Winter is the time for gardeners and the garden to rest. During this slower gardening period, take the time to check and prepare garden tools for the tasks that begin in spring. Repairing, cleaning and sharpening garden tools now will make them easier and safer to use, plus it will preserve your investment.
An annual inspection of garden tools is recommended to keep them in working condition. Begin by determining whether the handles need repair and if the tool is sharp and sturdy. Wood handles can be revived by cleaning, gentle sanding and then rubbing on boiled linseed oil. Apply a coat of oil with a rag and let it soak in for five to 10 minutes, then reapply until the wood no longer absorbs the oil. Let it cure for eight hours before using the tool. Always wear gloves when working with chemicals. If the handle is cracked, look for a replacement handle. This is often less expensive than purchasing a new garden tool.
Remove any rust with a wire brush. If the rust is significant, soak the tool in pure vinegar for a few hours to overnight. Brush off the remaining rust with a wire brush or steel wool rated 000 or 0000. Repeat if needed. The best way to prevent rust is to always dry tools prior to storing them. Laying them on a warm surface in the sun for a couple of hours will suffice. Coating steel surfaces with lubricating oil also helps prevent rust.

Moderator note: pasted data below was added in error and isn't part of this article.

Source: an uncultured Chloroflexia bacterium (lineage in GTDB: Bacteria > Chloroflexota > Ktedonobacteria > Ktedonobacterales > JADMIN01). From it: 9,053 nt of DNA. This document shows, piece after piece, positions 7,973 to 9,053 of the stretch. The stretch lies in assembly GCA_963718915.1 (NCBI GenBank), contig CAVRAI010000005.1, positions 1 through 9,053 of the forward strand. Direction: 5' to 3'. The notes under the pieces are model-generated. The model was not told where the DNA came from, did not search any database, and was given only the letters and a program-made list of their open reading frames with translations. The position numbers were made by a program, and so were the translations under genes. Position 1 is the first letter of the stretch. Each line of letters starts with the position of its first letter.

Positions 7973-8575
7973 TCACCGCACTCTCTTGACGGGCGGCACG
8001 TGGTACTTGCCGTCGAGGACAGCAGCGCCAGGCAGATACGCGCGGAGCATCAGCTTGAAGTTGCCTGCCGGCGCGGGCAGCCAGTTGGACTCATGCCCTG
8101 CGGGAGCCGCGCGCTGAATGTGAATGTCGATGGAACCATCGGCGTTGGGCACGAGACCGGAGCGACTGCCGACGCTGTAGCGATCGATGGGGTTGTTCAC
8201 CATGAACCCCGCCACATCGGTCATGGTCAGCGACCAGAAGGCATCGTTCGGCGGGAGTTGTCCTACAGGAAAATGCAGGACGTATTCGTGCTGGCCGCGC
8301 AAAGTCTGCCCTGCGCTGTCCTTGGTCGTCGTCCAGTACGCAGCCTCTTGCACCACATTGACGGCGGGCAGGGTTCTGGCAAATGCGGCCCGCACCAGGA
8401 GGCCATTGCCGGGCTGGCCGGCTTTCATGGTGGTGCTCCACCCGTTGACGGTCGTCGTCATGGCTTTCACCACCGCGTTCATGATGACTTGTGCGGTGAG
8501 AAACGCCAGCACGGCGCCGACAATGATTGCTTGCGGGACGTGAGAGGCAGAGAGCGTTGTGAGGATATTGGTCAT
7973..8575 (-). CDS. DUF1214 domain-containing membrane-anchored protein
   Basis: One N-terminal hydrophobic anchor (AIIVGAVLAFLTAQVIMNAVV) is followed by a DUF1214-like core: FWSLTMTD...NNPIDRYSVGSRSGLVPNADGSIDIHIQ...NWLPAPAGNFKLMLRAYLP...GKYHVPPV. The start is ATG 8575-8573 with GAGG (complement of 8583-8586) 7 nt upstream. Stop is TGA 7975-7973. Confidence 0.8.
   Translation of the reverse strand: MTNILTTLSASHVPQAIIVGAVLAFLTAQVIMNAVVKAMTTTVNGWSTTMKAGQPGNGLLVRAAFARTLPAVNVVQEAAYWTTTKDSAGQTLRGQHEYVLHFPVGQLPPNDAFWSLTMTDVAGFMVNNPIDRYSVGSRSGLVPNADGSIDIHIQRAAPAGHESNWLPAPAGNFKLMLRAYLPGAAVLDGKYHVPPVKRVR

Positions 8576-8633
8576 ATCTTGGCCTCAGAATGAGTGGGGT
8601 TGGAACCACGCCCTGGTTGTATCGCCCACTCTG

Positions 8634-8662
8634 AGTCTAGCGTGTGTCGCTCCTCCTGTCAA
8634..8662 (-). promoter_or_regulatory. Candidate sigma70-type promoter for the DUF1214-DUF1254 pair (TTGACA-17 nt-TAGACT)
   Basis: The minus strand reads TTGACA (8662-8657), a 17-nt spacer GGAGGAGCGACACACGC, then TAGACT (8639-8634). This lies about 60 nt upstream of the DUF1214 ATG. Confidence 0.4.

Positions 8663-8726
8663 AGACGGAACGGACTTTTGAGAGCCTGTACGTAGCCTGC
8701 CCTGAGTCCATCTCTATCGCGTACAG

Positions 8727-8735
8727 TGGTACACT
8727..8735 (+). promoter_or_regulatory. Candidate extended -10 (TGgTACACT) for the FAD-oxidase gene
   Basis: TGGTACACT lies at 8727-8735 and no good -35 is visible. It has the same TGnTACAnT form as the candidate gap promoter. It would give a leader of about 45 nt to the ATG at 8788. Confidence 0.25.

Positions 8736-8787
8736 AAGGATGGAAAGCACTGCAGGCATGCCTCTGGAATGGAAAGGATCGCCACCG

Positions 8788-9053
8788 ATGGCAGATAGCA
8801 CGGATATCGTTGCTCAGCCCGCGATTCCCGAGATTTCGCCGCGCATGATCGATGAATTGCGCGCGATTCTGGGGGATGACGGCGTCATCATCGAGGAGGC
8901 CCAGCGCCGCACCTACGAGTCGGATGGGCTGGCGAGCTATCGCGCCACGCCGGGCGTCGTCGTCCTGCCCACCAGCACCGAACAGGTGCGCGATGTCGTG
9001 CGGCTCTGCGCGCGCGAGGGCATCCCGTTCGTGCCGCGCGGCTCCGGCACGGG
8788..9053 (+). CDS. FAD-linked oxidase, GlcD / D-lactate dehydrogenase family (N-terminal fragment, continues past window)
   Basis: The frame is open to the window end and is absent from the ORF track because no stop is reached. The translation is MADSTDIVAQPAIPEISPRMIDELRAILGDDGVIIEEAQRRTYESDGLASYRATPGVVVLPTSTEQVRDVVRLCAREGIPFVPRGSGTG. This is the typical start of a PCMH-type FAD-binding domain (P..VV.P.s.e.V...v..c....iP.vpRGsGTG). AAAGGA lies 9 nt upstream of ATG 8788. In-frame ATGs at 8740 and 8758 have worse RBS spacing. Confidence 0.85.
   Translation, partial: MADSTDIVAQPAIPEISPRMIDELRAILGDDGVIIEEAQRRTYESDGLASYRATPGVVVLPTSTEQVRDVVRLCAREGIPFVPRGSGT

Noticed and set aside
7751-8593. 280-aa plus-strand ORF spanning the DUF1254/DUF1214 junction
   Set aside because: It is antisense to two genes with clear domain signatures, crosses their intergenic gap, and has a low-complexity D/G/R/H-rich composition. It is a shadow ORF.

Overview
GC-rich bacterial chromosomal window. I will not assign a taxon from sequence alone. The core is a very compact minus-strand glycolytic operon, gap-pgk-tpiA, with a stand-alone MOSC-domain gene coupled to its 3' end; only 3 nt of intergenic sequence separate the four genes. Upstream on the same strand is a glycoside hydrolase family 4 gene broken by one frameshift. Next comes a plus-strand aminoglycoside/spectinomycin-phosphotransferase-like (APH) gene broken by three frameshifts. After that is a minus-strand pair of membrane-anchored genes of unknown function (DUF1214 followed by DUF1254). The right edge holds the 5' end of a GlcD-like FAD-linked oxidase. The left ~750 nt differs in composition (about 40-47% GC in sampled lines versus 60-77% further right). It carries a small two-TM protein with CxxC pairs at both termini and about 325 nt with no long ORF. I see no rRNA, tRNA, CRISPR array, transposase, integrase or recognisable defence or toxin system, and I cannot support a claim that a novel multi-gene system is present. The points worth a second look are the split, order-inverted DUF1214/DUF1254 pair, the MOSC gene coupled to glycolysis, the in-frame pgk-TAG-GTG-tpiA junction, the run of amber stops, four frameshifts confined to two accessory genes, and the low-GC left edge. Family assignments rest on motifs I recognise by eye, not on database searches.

There are two types of pruning mechanisms: bypass and anvil. A bypass pruner cuts when one blade “passes by” the other. Anvil pruners cut when the blade presses against a flat lower plate. Bypass pruners are the preferred tool for pruning live plants, while anvil pruners work best when cutting dry plant material.
To inspect pruners, look at the blades. If there are divots or nicks, the tool might need to be professionally sharpened. The divots are the result of pruning a tree or shrub that is too big for the tool. Typically, hand pruners can cut wood with a diameter of 3/4 inch while loppers can cut up to 1 1/2 inches. For branches larger than 1.5 inches, use a pruning saw or a rope saw. Check the pivot on the pruning tool for wobbliness and smooth motion. Tighten if needed.